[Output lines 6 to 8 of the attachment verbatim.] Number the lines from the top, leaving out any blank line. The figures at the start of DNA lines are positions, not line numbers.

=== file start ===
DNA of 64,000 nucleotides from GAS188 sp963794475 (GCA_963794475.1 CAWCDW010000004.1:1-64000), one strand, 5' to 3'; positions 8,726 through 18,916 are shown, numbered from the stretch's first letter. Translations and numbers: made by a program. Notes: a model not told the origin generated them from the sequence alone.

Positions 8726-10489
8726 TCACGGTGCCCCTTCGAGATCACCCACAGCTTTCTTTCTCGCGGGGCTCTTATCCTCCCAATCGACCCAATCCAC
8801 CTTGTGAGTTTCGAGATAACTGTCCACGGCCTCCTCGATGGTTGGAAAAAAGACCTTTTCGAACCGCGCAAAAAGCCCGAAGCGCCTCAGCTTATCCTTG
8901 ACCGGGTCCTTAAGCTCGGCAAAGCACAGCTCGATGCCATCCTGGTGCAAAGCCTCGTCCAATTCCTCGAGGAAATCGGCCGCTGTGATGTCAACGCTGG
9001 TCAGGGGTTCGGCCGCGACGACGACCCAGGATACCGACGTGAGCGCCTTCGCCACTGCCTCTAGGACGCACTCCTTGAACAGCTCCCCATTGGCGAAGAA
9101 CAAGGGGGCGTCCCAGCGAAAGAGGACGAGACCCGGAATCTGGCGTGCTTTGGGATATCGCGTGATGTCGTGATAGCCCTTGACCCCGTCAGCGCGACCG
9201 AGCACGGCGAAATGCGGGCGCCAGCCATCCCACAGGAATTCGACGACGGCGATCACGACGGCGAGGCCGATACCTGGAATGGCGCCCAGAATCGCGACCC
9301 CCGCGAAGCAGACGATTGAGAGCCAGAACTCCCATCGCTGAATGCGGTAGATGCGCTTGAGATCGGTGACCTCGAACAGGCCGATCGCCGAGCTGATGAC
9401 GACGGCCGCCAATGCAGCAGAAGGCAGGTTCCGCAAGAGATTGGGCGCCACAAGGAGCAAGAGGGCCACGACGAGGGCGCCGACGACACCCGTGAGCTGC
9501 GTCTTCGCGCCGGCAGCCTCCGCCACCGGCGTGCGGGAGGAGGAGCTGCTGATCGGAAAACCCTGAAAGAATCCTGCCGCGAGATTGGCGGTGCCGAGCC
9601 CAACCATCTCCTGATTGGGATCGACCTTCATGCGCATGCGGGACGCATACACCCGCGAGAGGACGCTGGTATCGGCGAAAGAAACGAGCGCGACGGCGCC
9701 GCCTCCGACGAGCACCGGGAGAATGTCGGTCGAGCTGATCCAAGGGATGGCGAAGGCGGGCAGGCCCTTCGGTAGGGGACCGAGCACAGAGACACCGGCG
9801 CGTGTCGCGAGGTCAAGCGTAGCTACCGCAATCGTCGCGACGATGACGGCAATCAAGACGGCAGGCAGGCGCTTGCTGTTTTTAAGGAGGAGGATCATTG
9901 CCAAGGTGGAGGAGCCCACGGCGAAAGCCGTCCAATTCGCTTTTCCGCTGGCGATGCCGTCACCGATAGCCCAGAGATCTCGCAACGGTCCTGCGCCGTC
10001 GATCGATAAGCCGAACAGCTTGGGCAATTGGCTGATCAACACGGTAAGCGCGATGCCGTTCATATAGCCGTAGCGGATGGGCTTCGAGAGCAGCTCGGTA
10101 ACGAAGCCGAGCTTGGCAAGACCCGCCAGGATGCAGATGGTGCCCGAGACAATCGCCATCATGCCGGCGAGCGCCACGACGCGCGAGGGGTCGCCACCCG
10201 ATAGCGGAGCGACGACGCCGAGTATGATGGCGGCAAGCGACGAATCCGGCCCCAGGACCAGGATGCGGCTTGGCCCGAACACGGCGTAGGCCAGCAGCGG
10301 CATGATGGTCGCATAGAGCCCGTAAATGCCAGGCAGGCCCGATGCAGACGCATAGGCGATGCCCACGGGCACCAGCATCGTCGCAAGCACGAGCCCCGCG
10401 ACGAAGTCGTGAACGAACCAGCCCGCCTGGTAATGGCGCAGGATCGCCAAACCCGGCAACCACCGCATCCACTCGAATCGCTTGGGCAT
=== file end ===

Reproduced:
9001 TCAGGGGTTCGGCCGCGACGACGACCCAGGATACCGACGTGAGCGCCTTCGCCACTGCCTCTAGGACGCACTCCTTGAACAGCTCCCCATTGGCGAAGAA
9101 CAAGGGGGCGTCCCAGCGAAAGAGGACGAGACCCGGAATCTGGCGTGCTTTGGGATATCGCGTGATGTCGTGATAGCCCTTGACCCCGTCAGCGCGACCG
9201 AGCACGGCGAAATGCGGGCGCCAGCCATCCCACAGGAATTCGACGACGGCGATCACGACGGCGAGGCCGATACCTGGAATGGCGCCCAGAATCGCGACCC